Beginner's Introduction to the KDE Desktop - www.reallylinux.com
Beginner's Introduction to the KDE Desktop
By Andrea W. Cordingly and the Reallylinux.com editorial staff.
You may also benefit from our beginner article:
Windows to Linux: A Startup Guide
This introductory article provides an overview of the KDE interface and tips on basic configuration.
It's part of our "Windows to Linux" series and helps make those first few steps into the KDE desktop world as easy as possible. I've noticed that more and more new users of KDE are non-techies and need an introduction to get quickly started. Hopefully this will help!
Before you begin reading this brief overview, let me share with you that the KDE development team does a phenomenal job of documenting and where they fall short the various flavors like SuSe pick up and run with it. This is to say that you have plenty of good documentation available for using KDE and the Konqueror browser/file manager it comes with.
Starting with Konqueror
In most flavors, when all KDE applications are installed, the Konqueror comes with four primary profiles. This is helpful to note, since web-browsing by definition is not file browsing and the subtle yet useful differences in each profile make life easier.
The icons on your menu are already set to the distinct profiles for the specific need. For instance, the Home button starts the Konqueror profile for file management. On the other hand, the Web button starts the Konqueror profile for web browsing.
File management Web Browsing
The usual Konqueror profiles are:
Starts you off in your user directory with file listings and includes a menu bar that has quick access options including a Network button.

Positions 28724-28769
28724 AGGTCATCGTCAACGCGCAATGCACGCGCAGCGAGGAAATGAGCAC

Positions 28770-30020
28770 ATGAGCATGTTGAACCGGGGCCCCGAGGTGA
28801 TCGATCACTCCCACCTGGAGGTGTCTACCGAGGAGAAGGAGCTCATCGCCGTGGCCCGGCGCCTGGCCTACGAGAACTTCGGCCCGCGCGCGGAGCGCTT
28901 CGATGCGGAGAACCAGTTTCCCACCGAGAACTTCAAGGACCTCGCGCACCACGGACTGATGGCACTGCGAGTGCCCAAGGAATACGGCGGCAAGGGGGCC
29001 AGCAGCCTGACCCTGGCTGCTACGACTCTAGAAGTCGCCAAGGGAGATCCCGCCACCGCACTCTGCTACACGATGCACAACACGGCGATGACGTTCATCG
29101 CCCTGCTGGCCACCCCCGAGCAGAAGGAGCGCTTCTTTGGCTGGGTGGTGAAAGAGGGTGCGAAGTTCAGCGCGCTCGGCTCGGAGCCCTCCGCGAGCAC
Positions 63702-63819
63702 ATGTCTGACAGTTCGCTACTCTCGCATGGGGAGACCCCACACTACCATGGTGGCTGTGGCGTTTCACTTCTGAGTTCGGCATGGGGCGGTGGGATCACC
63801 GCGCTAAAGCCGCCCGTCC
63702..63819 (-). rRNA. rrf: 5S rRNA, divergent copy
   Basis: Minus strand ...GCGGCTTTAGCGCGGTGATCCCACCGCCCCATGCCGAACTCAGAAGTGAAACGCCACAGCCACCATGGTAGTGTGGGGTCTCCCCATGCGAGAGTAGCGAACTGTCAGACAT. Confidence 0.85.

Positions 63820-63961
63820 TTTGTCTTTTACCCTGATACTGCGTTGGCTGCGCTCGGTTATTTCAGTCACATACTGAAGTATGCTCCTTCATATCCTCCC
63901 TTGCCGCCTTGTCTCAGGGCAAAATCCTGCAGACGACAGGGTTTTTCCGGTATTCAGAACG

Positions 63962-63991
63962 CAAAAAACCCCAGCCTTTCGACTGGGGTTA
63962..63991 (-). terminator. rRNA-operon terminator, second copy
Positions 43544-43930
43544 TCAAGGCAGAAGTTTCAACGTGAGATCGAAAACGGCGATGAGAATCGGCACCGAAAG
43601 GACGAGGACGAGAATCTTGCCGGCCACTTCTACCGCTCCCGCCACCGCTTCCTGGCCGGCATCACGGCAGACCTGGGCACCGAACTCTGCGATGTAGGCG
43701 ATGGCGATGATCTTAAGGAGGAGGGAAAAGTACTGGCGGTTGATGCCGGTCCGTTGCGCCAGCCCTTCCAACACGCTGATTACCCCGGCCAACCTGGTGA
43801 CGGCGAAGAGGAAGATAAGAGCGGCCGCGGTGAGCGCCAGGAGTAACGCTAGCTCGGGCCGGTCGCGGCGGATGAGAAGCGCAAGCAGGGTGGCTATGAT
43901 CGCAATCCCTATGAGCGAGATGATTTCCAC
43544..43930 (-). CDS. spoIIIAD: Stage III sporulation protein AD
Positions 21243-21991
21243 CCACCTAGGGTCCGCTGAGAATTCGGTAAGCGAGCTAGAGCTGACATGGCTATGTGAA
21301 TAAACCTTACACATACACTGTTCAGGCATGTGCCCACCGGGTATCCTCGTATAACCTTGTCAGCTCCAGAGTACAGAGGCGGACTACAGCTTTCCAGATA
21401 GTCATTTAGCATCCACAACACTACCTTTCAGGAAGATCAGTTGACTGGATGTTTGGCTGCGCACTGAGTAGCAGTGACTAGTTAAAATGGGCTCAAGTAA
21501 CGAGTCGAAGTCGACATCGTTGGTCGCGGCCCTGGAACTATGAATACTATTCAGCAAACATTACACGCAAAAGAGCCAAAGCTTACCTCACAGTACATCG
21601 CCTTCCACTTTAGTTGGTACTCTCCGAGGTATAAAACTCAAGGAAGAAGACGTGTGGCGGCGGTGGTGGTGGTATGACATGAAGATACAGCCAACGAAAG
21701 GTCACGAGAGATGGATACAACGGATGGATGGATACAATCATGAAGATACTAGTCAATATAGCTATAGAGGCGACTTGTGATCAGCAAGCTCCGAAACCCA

Opens a standard browser window with short cut options to saved features like bookmark buttons that link to your favorite websites.
A very handy view of your file system, with a third panel offering a preview of any chosen file’s contents. It does not show the contents of executable files, although it allows you to select a program and to open it. It’s extremely handy for a quick view of the contents of files without having to use an editor to open individual files and close them.
If you want to learn about the various commands that are run in the background behind the scenes for each action you perform, or if you need to find the path to certain files and directories or to simply learn about the Linux file system hierarchies, this is the right view to use.
How do you change Konqueror views? Type these commands either into the main menu's Run command menu option, into the Menu Editor command field, or simply from a Konsole or terminal:
konqueror --profile filemanagement
konqueror --profile webbrowsing
konqueror --profile filepreview
konqueror --profile midnightcommander
konqueror --profiles (shows the available profiles)
konqueror --help (offers help on using the command)
Please notice that the command is actually konqueror followed by a space then a dash dash profile then a space and the specific view.
KDE Control Center
To access the KDE Control Center, you can select it from the main menu, or in a Konsole prompt type the command: kcontrol